“I Want to Slap His Hideous, Beautiful Face”: Sexual Awakenings and First Crushes in ‘Bob’s Burgers’
Honestly, Tina Belcher is the role model young girls have been waiting for, and I’m so glad she’s finally arrived. However, “Boys 4 Now” – the episode that made me really believe ‘Bob’s Burgers’ is *probably* the best show I’ve ever watched – deals with Louise getting her first crush. Rage-filled, insane, absolute genius Louise gets a crush on a boy. Unsurprisingly, she does not take this news well.
Breillat’s complete oeuvre (which certainly demands our attention beyond these three films) delivers continually shocking treatment of female sexuality presented though the female gaze. She wants us to be uncomfortable and to be constantly questioning both representations of female desire and our responses to those representations, and how all of it is shaped by a religious, patriarchal culture.
In an interview with the ‘New York Times,’ Gillian Flynn says, “The likability thing, especially in Hollywood, is a constant conversation, and they’re really underrating their audience when they have that conversation. What I read and what I go to the movies for is not to find a best friend, not to find inspirations…It’s to be involved with characters that are maybe incredibly different from me, that may be incredibly bad but that feel authentic.”
Rockhopper Productions’ first feature film, ‘Drunken Butterflies,’ is a fun-to-watch experiment in filmmaking that’s focused on friendship between working-class Newcastle girls.
In her bestselling collection ‘Bad Feminist,’ Roxane Gay starts the listicle entitled “How to Be Friends with Another Woman” with this as the very first item: “Abandon the cultural myth that all female friendships must be bitchy, toxic, or competitive. This myth is like heels and purses—pretty but designed to SLOW women down.”
I’m a lot older now and I still squeal with excitement when this film comes on. When it showed up on Netflix my daughter and I watched the movie over a dozen times. We would take “supreme silly” dance breaks whenever the music would play and when the Netflix purge occurred we found a DVD copy (OK we got two in case one got scratched or lost) of our very own on Amazon so that we could continue this tradition at will.
The sex in ‘The To Do List’—which comes about for Plaza’s character Brandy Klark after she realizes she has no sexual experience going into college—was utterly joyless; it was as if Brandy was going through the motions. This is hardly surprising considering the premise of the film is to check off a smorgasbord of sex acts over summer vacation in order to be appropriately sexually educated as she becomes tertiary educated.
It’s been more than 12 years since ‘Daria’ ended and it’s still in public consciousness. The beloved MTV series and its heroine frequently end up lists of best TV shows, cult shows, favourite female characters and 90s nostalgia. Music licensing issues that held up home video releases for years, ended in 2010, when a DVD set with the series’ entire run of 65 episodes and two TV movies was released. And last year, College Humor produced a fake trailer for a live-action movie starring Aubrey Plaza. In today’s media landscape, where cancelation no longer means the end of a series, Daria is often one internet commentators beg for more of. And yet, the memory most people seem to have of Daria as a character isn’t quite right.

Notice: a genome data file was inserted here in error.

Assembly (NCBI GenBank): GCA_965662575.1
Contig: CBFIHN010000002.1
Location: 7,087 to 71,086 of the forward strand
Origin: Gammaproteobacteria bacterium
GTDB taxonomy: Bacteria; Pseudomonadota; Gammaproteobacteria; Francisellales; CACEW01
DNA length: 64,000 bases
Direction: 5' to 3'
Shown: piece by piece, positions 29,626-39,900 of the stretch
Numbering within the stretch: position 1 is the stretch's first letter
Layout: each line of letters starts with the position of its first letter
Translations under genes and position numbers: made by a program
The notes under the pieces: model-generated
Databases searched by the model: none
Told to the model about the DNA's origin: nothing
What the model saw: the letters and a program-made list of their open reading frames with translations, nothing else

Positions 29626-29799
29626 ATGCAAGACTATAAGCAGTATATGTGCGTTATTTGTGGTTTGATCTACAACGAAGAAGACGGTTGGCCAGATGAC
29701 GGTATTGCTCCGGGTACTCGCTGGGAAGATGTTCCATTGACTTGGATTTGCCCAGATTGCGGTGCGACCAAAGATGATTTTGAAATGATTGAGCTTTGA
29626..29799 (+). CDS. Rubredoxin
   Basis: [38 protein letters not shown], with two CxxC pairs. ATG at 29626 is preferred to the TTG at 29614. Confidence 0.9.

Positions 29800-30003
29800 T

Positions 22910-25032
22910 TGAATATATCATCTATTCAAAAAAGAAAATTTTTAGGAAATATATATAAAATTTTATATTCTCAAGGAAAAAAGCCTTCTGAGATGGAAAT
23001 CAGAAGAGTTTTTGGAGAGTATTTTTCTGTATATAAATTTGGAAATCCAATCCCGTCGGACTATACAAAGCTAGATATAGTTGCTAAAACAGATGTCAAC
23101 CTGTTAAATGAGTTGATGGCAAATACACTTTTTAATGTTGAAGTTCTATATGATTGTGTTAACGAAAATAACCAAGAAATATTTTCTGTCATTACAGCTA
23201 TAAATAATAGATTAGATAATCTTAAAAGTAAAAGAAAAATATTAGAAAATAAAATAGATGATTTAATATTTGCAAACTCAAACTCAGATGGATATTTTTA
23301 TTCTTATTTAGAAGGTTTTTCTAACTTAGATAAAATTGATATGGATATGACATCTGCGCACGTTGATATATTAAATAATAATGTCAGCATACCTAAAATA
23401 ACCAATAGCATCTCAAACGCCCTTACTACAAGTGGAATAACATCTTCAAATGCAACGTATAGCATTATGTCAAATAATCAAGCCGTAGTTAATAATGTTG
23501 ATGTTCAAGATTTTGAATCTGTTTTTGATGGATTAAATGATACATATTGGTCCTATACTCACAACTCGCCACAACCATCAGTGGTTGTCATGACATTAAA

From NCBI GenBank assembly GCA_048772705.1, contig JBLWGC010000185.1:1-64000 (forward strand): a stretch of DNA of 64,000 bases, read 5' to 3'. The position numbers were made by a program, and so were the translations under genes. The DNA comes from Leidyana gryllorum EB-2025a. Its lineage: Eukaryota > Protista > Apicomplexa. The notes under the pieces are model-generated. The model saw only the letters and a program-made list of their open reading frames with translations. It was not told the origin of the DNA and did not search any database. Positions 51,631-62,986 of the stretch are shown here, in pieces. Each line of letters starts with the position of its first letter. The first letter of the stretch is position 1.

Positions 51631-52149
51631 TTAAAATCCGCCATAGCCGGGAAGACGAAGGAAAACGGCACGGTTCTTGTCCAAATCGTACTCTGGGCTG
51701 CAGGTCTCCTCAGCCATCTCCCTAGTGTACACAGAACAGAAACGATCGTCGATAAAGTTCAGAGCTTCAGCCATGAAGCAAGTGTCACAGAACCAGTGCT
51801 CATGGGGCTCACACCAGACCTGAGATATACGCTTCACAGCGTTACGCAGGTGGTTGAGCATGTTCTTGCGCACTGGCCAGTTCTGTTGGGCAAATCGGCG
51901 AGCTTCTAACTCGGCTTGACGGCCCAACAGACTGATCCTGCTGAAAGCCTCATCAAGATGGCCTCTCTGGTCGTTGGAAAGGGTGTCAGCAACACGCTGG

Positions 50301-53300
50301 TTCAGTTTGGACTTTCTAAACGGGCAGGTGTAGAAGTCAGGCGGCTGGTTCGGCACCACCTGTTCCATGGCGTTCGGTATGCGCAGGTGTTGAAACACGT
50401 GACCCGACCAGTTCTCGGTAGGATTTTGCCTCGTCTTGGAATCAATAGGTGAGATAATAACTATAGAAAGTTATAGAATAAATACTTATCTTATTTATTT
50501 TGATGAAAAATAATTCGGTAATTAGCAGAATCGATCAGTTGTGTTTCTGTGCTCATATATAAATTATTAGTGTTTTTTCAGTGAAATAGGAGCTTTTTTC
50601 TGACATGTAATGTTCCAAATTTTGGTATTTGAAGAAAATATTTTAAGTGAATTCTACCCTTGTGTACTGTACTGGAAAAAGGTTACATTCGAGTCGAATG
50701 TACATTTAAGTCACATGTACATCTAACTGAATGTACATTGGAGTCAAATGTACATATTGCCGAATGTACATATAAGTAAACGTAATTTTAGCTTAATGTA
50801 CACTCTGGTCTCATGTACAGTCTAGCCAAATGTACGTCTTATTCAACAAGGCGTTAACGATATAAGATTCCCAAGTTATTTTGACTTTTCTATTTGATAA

It’s no easy feat to make a true crime film that rises above Lifetime schlock. It takes things like dark humor, broader social context, impressive cinematography and storytelling risks to breathe life into a stale murder plot. With that goal, ‘Perfect Sisters’ isn’t exactly a blazing success, often falling into the trap of domestic melodrama, but I think it’s still worth a watch.
Based on a notorious Canadian case where teenage sisters drowned their mother in a bathtub, it’s the story of Sandra (Abigail Breslin) and Beth (Georgie Henley), sisters whose whole world is each other.
Some of these scenes we watch like they are part of a horror movie, wanting to say to Lila, “What are you thinking?” Lila, with all her lies (to her father, to Chiara, to her neighbor and to Sammy) never takes the audience (or anyone else) completely into her confidence, so we don’t know what she might do next–and dread seeing her do it. Besides Chiara (who does offer some limited advice and support) Lila has no female figure in her life who can help her navigate the complicated sexual landscape in which boys treat her as if she’s not there. While she listens and watches they talk shit about other girls (and even about her), look at porn and listen to hip-hop in which a man brags that “she fuck me…until she bleed cum.” Lila’s mother is dead and her father hardly seems like someone she can talk to. We can see she wants someone to care about her comings and goings as much as she wants sex: when she texts Sammy or calls him and gets his voice mail the family dog is often her only company.
One Direction is, first and foremost, a product. And yet I think the consumption of 1D by fans demonstrates that young women are not completely manipulable by corporatocracy, but rather comprise a powerful grassroots movement capable of taking what they are fed and reappropriating it on their own terms, often in ways that defy the design of the corporate media producers.
Delightful Tina. Shy, painfully weird, butt-obsessed, quietly dorky, intensely daydreamy Tina. Tina is a little bit like all of us (and–cough–a lot like some of us) at that most graceless, transitional, intrinsically unhappy stage of life that is early adolescence. She is also a wonderfully rich and well-developed character, both in her interactions with her family and in her own right, and she’s arguably the emotional core of the whole show.